This is a guest post by Pedro C. Magalhães, Researcher at the Institute of Social Sciences of the University of Lisbon, Portugal
Last Sunday, Portugal elected the fifth president of its democratic Third Republic. Marcelo Rebelo de Sousa, 67 years old, is a professor of constitutional law and a long time member of the center-right PSD, over which he presided in the late 1990s. However, he’s probably best known among the general public as a political pundit, after having held a weekly political commentary show for many years, first on the radio (in the early 1990s) and then on the TV (since 2000). Endorsed in the election by his own party and by the CDS (a smaller party on the right), he got 52% of the vote (about 2.4 million votes), thus dispensing with a second round.
Turnout was 48.8%. Although slightly above the 2011 elections, this a low figure. First, presidential elections such as this one, where the president does not run (there is a two term limit), typically have higher turnout levels (70% on average since 1976), in contrast with the less competitive cases when the incumbent president runs (60% on average since 1976, 46.5% in the last such election, in 2011). 48.8% this means means it was the lowest turnout ever recorded for an election without the incumbent running. Second, turnout was also low from a comparative point of view. If we start from a list of European semi-presidential systems and look for the turnout rates in the most recent presidential elections held there (from IDEA’s Voter Turnout website), we see that Portugal’s turnout rates have been very low recently. The 2016 rate, although an improvement over 2011, still ranks among the lowest in these countries’ recent elections (see Figure 1). In other words, there is a clear mismatch between the important powers enjoyed by the Portuguese president —including, among others, the discretionary ability to dissolve parliament, appoint the Prime Minister, veto legislation and refer bills and laws to the Constitutional Court — and the level of electoral mobilization reached in recent elections.
Part of the explanation may be structural, as turnout has been decreasing throughout in Portugal both in legislative and European elections. However, some specificities of the election may also account for this. Marcelo Rebelo de Sousa presented a campaign budget of 157.000 euros (170.000 US dollars, 119.000 British pounds), a ridiculously small amount. Contrary to common practice, there were no campaign billboards or posters of him to be seen across the country. That a candidate can win a presidential election without any major conventional mobilization efforts is interesting and deserves attention. Part of the explanation is that Rebelo de Sousa started out with a stratospheric advantage over all other nine candidates in terms of public notoriety, fed by a decade and a half of television appearances and reinforced by discrete year-long ground efforts near local chapters of the PSD. For him, “lowering the heat” to the bare minimum was clearly the preferable strategy, decreasing the salience of the campaign and thus making it as hard as possible for his opponents to overcome their notoriety gap. Besides, he also understood quite soon that he was not the preferred candidate of his own party’s leadership. The PSD continued throughout most of 2015 to toy around with the possibility of endorsing Rui Rio (former mayor of Oporto) or even Durão Barroso (former EU Commission President). Thus, Marcelo had to impose himself to his own party. This he ultimately achieved, after all potential opponents withdrew. But he still could not count with the mobilization efforts of the PSD party machine, and he knew it.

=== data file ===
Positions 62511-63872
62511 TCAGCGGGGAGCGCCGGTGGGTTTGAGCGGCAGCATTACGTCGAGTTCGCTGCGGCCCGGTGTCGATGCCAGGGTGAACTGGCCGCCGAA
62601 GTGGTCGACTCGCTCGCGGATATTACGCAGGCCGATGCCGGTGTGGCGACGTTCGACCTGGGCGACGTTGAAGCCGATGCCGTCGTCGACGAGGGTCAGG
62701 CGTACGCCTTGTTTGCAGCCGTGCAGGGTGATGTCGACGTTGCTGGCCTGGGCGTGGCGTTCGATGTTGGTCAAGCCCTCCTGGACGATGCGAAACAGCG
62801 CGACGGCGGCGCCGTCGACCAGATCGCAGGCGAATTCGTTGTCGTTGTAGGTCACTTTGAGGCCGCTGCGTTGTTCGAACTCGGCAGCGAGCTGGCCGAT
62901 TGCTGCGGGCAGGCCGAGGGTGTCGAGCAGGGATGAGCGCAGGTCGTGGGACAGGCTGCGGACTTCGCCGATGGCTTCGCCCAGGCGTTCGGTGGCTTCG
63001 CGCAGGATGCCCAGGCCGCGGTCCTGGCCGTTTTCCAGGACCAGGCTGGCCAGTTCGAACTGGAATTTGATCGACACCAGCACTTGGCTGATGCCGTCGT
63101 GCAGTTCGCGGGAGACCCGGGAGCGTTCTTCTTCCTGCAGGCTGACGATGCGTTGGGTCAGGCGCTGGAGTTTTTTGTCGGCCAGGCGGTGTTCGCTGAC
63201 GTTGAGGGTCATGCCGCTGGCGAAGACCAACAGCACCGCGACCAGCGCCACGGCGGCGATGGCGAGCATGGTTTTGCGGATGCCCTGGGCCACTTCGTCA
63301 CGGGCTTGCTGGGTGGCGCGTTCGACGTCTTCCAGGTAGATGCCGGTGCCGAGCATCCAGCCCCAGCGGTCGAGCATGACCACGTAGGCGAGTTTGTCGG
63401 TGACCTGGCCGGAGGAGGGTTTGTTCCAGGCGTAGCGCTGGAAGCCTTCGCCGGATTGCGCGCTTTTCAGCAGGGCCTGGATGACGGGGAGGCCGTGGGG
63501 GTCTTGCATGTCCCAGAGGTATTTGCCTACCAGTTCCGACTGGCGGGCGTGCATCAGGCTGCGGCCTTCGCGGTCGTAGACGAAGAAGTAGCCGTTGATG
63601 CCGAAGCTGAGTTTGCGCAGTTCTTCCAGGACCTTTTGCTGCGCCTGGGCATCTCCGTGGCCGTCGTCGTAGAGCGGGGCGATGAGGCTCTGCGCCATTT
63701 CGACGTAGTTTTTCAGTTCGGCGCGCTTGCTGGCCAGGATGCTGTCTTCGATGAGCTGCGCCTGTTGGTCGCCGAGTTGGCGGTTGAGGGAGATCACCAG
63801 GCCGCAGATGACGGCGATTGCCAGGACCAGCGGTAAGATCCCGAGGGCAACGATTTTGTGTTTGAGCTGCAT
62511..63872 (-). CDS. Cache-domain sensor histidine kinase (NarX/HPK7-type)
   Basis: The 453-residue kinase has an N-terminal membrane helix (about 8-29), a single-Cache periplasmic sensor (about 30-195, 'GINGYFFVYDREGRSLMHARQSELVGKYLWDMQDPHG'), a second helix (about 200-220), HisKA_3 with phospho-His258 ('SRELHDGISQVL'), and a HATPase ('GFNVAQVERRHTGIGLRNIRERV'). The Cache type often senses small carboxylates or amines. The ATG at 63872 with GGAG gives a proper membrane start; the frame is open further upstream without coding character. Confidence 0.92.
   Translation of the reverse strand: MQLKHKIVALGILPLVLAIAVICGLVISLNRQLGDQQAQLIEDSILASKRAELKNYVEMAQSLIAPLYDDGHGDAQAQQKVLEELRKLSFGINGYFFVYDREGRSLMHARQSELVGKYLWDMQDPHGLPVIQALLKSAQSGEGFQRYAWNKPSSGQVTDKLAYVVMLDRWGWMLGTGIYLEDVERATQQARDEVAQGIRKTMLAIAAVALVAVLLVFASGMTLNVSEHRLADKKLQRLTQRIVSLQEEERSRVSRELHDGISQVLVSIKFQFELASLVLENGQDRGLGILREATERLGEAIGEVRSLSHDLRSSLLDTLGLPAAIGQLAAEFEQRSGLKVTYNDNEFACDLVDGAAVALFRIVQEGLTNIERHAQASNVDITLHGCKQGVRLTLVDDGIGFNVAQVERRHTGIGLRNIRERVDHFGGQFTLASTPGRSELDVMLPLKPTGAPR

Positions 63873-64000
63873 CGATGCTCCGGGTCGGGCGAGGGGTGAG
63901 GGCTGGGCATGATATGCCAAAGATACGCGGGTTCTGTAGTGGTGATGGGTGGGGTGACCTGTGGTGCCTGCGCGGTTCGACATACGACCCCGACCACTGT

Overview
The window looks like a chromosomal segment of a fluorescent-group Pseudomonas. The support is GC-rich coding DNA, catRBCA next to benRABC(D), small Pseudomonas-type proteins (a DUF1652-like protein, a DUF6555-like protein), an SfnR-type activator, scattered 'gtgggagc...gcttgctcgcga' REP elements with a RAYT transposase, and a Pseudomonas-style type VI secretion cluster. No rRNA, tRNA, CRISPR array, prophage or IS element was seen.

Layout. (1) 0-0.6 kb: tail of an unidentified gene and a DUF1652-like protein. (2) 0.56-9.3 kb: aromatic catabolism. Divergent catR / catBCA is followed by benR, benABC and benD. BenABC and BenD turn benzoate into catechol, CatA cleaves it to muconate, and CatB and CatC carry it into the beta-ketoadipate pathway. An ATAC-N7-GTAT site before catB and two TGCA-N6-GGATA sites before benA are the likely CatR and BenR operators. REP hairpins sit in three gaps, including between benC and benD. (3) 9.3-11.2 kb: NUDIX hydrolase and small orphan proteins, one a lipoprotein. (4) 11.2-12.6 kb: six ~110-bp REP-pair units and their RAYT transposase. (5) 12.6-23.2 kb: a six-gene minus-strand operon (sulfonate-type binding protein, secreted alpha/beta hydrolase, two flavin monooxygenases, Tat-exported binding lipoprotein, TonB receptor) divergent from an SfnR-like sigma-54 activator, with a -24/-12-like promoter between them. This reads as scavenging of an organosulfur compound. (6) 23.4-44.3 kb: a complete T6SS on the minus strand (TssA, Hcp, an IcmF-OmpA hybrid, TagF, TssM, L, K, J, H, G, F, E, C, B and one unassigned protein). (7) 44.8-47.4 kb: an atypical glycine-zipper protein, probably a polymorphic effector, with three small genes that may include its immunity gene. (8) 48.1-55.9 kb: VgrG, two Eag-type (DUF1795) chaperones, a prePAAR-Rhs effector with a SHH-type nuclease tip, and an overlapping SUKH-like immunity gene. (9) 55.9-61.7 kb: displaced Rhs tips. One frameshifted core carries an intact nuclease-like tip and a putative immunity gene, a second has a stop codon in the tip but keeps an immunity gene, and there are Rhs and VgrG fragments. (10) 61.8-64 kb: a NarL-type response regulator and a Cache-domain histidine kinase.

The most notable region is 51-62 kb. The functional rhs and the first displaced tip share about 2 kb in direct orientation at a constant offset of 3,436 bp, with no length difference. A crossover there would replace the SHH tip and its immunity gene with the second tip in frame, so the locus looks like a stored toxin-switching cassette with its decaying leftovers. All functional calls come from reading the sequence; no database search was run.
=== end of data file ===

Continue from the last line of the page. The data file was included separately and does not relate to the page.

After having meticulously distanced himself from the PSD/CDS center-right cabinet in his political commentaries throughout the last year, he also proceeded to make himself as palatable as possible to the centrist and even center-left electorate. After the tense and polarized political environment that followed the October 2015 legislative elections — which included the fall of a new short-lived minority PSD-CDS government and its replacement by a PS minority cabinet supported in parliament by the Left Bloc and the Communist Party — Rebelo de Sousa avoided taking strong stances on almost all of the issues raised during those last months, refusing to commit to any systematic opposition to the left-wing government and presenting himself as a moderate president aiming at “reconciliation”. “I am the left of the right”, he said. If pre-election polls are to be trusted in this regard, he did manage to broaden his appeal to a segment of the leftist electorate, while remaining hegemonic among PSD and CDS voters. The latter were probably too concerned with the possibility of ending up with a left-wing president alongside the current left-wing government to care about Marcelo’s unwillingness to cater to their disappointment with recent political developments. It is true that, as he started dropping in the polls (from about 62% in late December to 53% in the last week of the campaign), some feared that his moderation and his effort at “lowering the heat” of the campaign would end up in a failure to mobilize his support base and avoid a second round. But these fears were unjustified.